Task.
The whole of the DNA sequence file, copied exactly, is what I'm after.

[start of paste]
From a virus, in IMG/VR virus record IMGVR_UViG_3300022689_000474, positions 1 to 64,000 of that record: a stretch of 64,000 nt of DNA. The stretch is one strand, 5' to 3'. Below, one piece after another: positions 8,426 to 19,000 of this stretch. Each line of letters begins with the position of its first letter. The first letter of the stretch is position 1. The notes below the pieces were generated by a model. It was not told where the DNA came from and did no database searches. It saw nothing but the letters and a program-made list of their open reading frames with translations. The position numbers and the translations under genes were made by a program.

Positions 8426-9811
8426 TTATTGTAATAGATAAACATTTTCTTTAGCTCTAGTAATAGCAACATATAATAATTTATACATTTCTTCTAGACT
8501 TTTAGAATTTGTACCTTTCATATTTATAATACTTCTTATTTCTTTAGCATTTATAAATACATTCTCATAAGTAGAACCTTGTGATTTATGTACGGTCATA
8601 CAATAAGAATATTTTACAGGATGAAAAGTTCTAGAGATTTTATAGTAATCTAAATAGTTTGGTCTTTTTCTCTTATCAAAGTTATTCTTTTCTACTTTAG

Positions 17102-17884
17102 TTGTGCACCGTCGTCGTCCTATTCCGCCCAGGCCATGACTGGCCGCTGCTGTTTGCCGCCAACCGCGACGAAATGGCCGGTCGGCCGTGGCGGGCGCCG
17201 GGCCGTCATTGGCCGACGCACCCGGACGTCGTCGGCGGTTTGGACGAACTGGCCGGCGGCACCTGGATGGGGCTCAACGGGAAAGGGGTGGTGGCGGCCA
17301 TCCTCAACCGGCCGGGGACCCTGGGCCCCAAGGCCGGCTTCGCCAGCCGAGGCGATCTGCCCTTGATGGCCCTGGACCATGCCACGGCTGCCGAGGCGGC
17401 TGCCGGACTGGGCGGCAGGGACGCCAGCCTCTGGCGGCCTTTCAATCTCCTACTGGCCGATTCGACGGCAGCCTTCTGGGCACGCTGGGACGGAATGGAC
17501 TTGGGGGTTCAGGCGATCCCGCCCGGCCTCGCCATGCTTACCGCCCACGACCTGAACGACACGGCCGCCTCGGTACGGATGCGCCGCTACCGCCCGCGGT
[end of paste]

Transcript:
From a virus, in IMG/VR virus record IMGVR_UViG_3300022689_000474, positions 1 to 64,000 of that record: a stretch of 64,000 nt of DNA. The stretch is one strand, 5' to 3'. Below, one piece after another: positions 8,426 to 19,000 of this stretch. Each line of letters begins with the position of its first letter. The first letter of the stretch is position 1. The notes below the pieces were generated by a model. It was not told where the DNA came from and did no database searches. It saw nothing but the letters and a program-made list of their open reading frames with translations. The position numbers and the translations under genes were made by a program.

Positions 8426-9811
8426 TTATTGTAATAGATAAACATTTTCTTTAGCTCTAGTAATAGCAACATATAATAATTTATACATTTCTTCTAGACT
8501 TTTAGAATTTGTACCTTTCATATTTATAATACTTCTTATTTCTTTAGCATTTATAAATACATTCTCATAAGTAGAACCTTGTGATTTATGTACGGTCATA
8601 CAATAAGAATATTTTACAGGATGAAAAGTTCTAGAGATTTTATAGTAATCTAAATAGTTTGGTCTTTTTCTCTTATCAAAGTTATTCTTTTCTACTTTAG

Positions 17102-17884
17102 TTGTGCACCGTCGTCGTCCTATTCCGCCCAGGCCATGACTGGCCGCTGCTGTTTGCCGCCAACCGCGACGAAATGGCCGGTCGGCCGTGGCGGGCGCCG
17201 GGCCGTCATTGGCCGACGCACCCGGACGTCGTCGGCGGTTTGGACGAACTGGCCGGCGGCACCTGGATGGGGCTCAACGGGAAAGGGGTGGTGGCGGCCA
17301 TCCTCAACCGGCCGGGGACCCTGGGCCCCAAGGCCGGCTTCGCCAGCCGAGGCGATCTGCCCTTGATGGCCCTGGACCATGCCACGGCTGCCGAGGCGGC
17401 TGCCGGACTGGGCGGCAGGGACGCCAGCCTCTGGCGGCCTTTCAATCTCCTACTGGCCGATTCGACGGCAGCCTTCTGGGCACGCTGGGACGGAATGGAC
17501 TTGGGGGTTCAGGCGATCCCGCCCGGCCTCGCCATGCTTACCGCCCACGACCTGAACGACACGGCCGCCTCGGTACGGATGCGCCGCTACCGCCCGCGGT